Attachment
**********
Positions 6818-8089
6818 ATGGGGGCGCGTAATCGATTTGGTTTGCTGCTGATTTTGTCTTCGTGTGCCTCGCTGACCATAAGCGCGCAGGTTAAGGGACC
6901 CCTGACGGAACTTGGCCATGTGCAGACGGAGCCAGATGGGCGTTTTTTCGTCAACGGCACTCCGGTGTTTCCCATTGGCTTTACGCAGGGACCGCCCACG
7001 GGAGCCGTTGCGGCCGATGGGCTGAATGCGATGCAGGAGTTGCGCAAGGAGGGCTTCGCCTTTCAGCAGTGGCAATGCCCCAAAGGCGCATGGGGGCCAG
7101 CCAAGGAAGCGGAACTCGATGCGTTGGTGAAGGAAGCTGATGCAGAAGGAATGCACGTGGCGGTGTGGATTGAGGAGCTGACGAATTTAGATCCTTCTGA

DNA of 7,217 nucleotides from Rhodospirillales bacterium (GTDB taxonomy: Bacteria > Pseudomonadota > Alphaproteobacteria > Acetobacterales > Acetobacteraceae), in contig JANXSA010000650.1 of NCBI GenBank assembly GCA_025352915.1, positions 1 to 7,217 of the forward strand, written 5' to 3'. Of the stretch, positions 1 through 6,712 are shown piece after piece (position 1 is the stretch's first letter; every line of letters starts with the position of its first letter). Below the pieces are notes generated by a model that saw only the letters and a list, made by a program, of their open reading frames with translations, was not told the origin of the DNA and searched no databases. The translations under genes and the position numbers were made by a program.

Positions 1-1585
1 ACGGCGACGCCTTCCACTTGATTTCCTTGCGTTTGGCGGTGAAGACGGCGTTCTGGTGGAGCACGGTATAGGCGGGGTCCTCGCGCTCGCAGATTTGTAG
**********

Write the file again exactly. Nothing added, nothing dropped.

Positions 6818-8089
6818 ATGGGGGCGCGTAATCGATTTGGTTTGCTGCTGATTTTGTCTTCGTGTGCCTCGCTGACCATAAGCGCGCAGGTTAAGGGACC
6901 CCTGACGGAACTTGGCCATGTGCAGACGGAGCCAGATGGGCGTTTTTTCGTCAACGGCACTCCGGTGTTTCCCATTGGCTTTACGCAGGGACCGCCCACG
7001 GGAGCCGTTGCGGCCGATGGGCTGAATGCGATGCAGGAGTTGCGCAAGGAGGGCTTCGCCTTTCAGCAGTGGCAATGCCCCAAAGGCGCATGGGGGCCAG
7101 CCAAGGAAGCGGAACTCGATGCGTTGGTGAAGGAAGCTGATGCAGAAGGAATGCACGTGGCGGTGTGGATTGAGGAGCTGACGAATTTAGATCCTTCTGA

DNA of 7,217 nucleotides from Rhodospirillales bacterium (GTDB taxonomy: Bacteria > Pseudomonadota > Alphaproteobacteria > Acetobacterales > Acetobacteraceae), in contig JANXSA010000650.1 of NCBI GenBank assembly GCA_025352915.1, positions 1 to 7,217 of the forward strand, written 5' to 3'. Of the stretch, positions 1 through 6,712 are shown piece after piece (position 1 is the stretch's first letter; every line of letters starts with the position of its first letter). Below the pieces are notes generated by a model that saw only the letters and a list, made by a program, of their open reading frames with translations, was not told the origin of the DNA and searched no databases. The translations under genes and the position numbers were made by a program.

Positions 1-1585
1 ACGGCGACGCCTTCCACTTGATTTCCTTGCGTTTGGCGGTGAAGACGGCGTTCTGGTGGAGCACGGTATAGGCGGGGTCCTCGCGCTCGCAGATTTGTAG